Australia might have been bundled out of the rugby world cup by England last month but a BHP-Billiton takeover of London-based Rio Tinto would be wonderful piece of revenge for anyone with an interest in global Australian prestige.
It is an outrage that Rio Tinto has accumulated about $100 billion worth of Australian assets but does not deign to base itself in Australia.
As this recent video explained, Rio Tinto’s $US44 billion takeover of Canadian company Alcan made the company less Australian than it has ever been.
At that point, Rio was down to being just 15% Australian-owned with only three Australian-based directors out of 15, but this was before yesterday’s resignation of former DFAT secretary Ashton Calvert due to ill-health.
Analysts are already estimating synergies of up to $5 billion from a BHP-Rio merger and plenty of those would come from closing Rio Tinto’s extravagant London head office and running the entire $500 billion empire out of BHP-Billiton’s Lonsdale Street head office in Melbourne.
The departure of Coles to Perth means Melbourne is down to just three of Australia’s top 15 listed company headquarters, but it would be a huge coup to suddenly have one of the world’s three most valuable companies run from Bleak City.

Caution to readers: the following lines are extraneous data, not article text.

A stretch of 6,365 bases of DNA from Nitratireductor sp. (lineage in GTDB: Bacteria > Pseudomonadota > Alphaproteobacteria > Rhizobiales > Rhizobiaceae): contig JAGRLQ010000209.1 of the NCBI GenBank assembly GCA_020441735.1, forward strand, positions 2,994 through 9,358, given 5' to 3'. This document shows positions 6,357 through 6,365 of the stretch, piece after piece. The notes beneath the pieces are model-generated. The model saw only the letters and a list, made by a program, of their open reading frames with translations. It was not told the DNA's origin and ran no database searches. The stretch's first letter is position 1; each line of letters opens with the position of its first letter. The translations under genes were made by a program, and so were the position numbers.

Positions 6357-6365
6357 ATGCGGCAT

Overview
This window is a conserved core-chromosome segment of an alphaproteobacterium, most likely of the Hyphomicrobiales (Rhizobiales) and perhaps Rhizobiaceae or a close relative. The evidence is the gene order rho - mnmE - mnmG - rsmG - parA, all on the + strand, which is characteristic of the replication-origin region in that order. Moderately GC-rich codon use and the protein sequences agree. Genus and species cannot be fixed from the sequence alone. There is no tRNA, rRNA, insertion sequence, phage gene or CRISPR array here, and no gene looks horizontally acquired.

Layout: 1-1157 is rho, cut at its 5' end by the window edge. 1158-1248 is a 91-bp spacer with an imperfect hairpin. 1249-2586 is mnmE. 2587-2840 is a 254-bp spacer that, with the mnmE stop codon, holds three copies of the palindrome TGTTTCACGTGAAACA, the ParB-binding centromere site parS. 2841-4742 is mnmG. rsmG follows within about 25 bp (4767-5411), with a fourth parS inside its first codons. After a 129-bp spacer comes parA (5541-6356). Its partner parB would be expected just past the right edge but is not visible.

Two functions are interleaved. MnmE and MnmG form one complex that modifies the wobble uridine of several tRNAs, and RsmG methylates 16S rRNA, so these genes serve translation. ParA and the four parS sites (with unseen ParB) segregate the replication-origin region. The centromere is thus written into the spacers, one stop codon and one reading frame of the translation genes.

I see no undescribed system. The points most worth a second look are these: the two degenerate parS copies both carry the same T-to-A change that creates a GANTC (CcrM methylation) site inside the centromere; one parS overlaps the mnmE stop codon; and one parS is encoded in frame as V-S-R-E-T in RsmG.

The Australian splashed its later editions with news of a $400 billion merger, but the enterprise would actually be bigger than that. A story in Crikey on September 26 pointed out that the two companies were together capitalised at $407 billion then.
Rio Tinto shares hit a record high of $138.10 this morning, briefly giving it a market capitalisation in excess of $200 billion. By midday it was back to $131.74 – still up 16% or $26.6 billion in what amounts to the large one-day creation of value we’ve ever seen in an Australian-listed stock.
BHP-Billiton shares slipped 39c to $42.85 by midday, capitalisating the Big Australian at $240 billion, so with Rio at $191 billion the combined operation was worth $431 billion at midday. When you throw in debt and unexercised options, the enterprise value would exceed $500 billion.
Exxon Mobil is only capitalised at $US488 billion and even Russia’s Gazprom has come back to $US310 billion, so the world’s most valuable company now is clearly PetroChina which debuted this week briefly cracking the $US1 trillion mark before declining to $US800 billion after last night’s trading.
PetroChina raised $US8.94 billion selling 14% of its shares after receiving a staggering $US441 billon in applications. In this age of China power and sovereign wealth, it is amazing that applications for a Communist-controlled Chinese resources float exceeded the combined value of BHP and Rio – the two most valuable western resource houses.